David Barr, Felix Narhi and eight Pender colleagues had the opportunity to attend the recent Berkshire Hathaway Annual Meeting in Omaha. A chance to hear first-hand from two of our value investing icons, Warren Buffett and his partner, Charlie Munger.
The event not only reinforced our belief in value investing, but left us feeling inspired and more passionate than ever about this tried and tested approach.
The weekend also saw Markel Corp host their annual investor gathering. Markel is an insurance company that is successfully following the footsteps of Berkshire Hathaway. It is a core holding in the Pender US All Cap Equity Fund.
Here are the things that struck us the most, with our further thoughts on these topics highlighted in italics below.
BERKSHIRE HATHAWAY ANNUAL MEETING
When asked about one of their favourite businesses, See’s Candy, Buffett focused on the intellectual benefits of having owned a great business rather than just the monetary rewards of that particular investment. As Munger put it, “See’s helped remove ignorance at Berkshire”. See’s was a fabulous investment for Berkshire Hathaway, but Buffett almost decided against it because he believed the business was valued at levels too high to generate an attractive return. Until the See’s experience, Buffett was too rigid in his investment discipline, focusing mainly on very cheap stocks and remaining ignorant about the great potential returns from buying high quality companies at fair prices. Indeed, Buffett has admitted that “See’s opened my eyes to the power of brands. We probably made a lot of money in Coke because we OWNED a brand in See’s. We bought See’s in 1972 and bought Coke stock in 1988. I think they were connected.” As Munger humorously observed, “We were barely smart enough to buy See’s”.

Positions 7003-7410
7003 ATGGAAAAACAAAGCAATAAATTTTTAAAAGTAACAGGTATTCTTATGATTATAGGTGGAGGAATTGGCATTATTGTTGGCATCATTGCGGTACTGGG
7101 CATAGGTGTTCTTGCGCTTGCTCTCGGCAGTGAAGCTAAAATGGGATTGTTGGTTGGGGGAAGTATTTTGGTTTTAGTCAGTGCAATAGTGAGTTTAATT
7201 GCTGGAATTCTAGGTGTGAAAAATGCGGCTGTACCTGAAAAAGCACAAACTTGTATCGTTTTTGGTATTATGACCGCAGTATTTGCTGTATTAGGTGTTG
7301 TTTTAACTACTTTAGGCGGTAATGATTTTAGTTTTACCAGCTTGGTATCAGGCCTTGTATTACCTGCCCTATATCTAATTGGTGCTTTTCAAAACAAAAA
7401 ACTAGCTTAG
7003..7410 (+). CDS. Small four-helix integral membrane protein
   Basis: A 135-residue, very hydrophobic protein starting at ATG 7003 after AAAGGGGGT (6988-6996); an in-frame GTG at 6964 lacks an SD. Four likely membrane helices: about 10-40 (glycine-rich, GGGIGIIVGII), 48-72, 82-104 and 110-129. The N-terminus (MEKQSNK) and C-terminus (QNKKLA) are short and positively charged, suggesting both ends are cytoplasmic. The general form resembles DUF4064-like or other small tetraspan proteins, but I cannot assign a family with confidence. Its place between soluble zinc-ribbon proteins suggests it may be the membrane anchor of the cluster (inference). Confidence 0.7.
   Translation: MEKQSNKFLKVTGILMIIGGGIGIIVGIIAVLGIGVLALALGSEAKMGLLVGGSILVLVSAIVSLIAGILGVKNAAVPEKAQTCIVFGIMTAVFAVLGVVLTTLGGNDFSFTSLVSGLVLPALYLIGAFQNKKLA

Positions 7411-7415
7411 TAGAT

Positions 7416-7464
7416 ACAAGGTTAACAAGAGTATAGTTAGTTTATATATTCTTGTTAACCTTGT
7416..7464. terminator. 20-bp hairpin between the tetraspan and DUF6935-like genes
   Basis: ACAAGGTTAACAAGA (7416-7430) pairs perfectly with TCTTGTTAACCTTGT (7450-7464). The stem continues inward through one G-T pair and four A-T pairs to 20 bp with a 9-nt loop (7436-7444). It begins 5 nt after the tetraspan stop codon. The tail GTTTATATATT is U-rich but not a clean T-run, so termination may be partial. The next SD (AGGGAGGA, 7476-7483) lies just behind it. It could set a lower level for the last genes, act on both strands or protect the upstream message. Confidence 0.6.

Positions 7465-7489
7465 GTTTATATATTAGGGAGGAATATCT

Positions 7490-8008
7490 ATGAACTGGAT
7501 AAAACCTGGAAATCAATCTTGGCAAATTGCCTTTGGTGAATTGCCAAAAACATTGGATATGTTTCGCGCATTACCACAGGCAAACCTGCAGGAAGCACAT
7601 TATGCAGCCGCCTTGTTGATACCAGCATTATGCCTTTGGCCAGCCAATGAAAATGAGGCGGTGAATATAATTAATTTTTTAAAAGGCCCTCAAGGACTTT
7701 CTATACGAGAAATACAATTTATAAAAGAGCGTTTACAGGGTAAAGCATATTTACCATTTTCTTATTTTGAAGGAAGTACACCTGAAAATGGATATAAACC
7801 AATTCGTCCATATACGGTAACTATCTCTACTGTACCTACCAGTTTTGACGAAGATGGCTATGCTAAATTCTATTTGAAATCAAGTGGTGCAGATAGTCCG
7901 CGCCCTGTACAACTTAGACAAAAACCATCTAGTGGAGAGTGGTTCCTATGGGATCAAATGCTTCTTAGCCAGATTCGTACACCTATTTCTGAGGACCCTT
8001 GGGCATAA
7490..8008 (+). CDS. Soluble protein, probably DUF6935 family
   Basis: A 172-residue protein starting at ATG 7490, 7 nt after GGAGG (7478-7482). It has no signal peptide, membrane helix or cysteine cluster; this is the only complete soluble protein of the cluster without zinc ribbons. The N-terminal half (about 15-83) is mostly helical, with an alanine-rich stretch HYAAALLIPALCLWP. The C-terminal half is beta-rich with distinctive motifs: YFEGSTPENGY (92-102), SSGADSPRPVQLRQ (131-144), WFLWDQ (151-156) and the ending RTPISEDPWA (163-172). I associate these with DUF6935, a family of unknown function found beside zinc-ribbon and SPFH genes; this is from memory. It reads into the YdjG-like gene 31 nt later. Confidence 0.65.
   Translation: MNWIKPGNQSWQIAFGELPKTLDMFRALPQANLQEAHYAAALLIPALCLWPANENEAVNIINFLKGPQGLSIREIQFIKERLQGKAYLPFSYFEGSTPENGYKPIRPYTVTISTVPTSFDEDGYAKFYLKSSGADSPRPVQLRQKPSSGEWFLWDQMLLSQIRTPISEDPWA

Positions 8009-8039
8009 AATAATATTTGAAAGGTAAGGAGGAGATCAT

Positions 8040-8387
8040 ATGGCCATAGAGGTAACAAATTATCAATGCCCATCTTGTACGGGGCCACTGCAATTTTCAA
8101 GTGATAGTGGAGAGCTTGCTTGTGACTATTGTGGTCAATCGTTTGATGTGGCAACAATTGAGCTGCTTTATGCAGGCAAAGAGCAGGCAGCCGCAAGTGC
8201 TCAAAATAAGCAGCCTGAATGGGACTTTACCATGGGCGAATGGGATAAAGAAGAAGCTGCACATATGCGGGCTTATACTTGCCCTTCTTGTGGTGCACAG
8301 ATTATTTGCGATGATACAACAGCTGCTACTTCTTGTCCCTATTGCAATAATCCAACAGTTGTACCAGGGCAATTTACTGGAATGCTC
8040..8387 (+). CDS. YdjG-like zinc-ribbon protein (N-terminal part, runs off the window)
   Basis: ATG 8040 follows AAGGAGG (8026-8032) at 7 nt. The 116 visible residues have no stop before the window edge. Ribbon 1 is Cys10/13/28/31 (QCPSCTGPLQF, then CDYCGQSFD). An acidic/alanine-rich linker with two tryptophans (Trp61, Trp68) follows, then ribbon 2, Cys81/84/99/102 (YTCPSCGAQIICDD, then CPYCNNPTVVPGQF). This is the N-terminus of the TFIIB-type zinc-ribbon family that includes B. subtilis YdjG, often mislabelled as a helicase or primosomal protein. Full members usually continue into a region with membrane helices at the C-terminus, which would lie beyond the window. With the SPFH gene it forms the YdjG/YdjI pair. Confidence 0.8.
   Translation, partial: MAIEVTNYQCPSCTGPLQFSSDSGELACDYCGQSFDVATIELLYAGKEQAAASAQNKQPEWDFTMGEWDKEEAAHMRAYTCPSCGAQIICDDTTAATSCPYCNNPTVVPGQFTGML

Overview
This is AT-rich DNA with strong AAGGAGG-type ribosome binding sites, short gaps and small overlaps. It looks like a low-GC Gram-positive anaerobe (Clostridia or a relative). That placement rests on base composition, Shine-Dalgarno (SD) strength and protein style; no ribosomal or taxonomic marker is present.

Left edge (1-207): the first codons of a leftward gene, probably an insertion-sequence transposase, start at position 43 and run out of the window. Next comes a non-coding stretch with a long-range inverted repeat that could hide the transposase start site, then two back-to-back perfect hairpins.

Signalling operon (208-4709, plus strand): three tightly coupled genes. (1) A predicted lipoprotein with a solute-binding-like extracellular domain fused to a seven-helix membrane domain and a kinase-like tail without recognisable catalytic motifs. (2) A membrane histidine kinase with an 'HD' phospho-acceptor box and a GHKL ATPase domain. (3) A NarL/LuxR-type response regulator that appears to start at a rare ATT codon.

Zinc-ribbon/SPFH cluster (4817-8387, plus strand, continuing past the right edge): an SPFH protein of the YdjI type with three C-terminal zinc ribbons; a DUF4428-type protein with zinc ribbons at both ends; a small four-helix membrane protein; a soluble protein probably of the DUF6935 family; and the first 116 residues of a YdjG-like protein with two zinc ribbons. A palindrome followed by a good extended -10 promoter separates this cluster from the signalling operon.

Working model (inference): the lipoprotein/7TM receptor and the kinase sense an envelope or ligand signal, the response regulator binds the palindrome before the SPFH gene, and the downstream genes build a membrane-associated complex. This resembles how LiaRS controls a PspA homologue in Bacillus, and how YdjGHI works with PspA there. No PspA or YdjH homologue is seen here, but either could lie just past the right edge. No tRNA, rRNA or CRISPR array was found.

Virtually all “value” investors start their journey in a quantitative process, seeking to buy stocks based on statistical cheapness. Low price-to-book and low P/E stocks are favoured with little regard for the quality of management or the business itself. Buffett started out like this and so did we. In doing so we missed opportunities that we otherwise should have considered as part of an intelligent investing framework. By studying outstanding investors, like Buffett, and embracing new perspectives when backed by empirical validation, we continue to improve and grow as investors. Ignorance removal should be a lifelong goal of both thoughtful investors and citizens – the more ignorance that can be removed, the better the potential outcomes.
“Scrambling out of mistakes”
When asked about how technology might disrupt some of the businesses in the portfolio, Buffett said that “all businesses should think about what can mess up their business model”. Although the businesses they chose “generally start from strength”, they have still found themselves having to jump ship. “We bought a department store in 1960s in Baltimore. We put in $6million but sold it before it went broke. That $6million became $45billion in Berkshire Hathaway Inc. value.” To quote Munger, “Ignorance removal is big. So is scrambling out of mistakes.”
To hear 83 year old Warren Buffett and 90 year old Charlie Munger talking about the perpetual process of learning is humbling and heartening. To us, investing, and value investing in particular, is very much an accumulated wisdom of lessons. The more you invest the more lessons you learn. You learn some hard lessons and you learn some fun lessons. You learn from the tough ones and strive not to repeat those and the good lessons serve as the mental models and the frameworks for investment success going forward. Of course we always hope to learn from the mistakes of others. They are the most cost effective! Still, the ability to admit you made a mistake and move on is very helpful to longer term results. You don’t need to make your money back the same way you lost it. Investors need to accept that making mistakes is an inevitable part of the investment process. The only unforgivable mistakes when investing are the ones that you don’t learn from.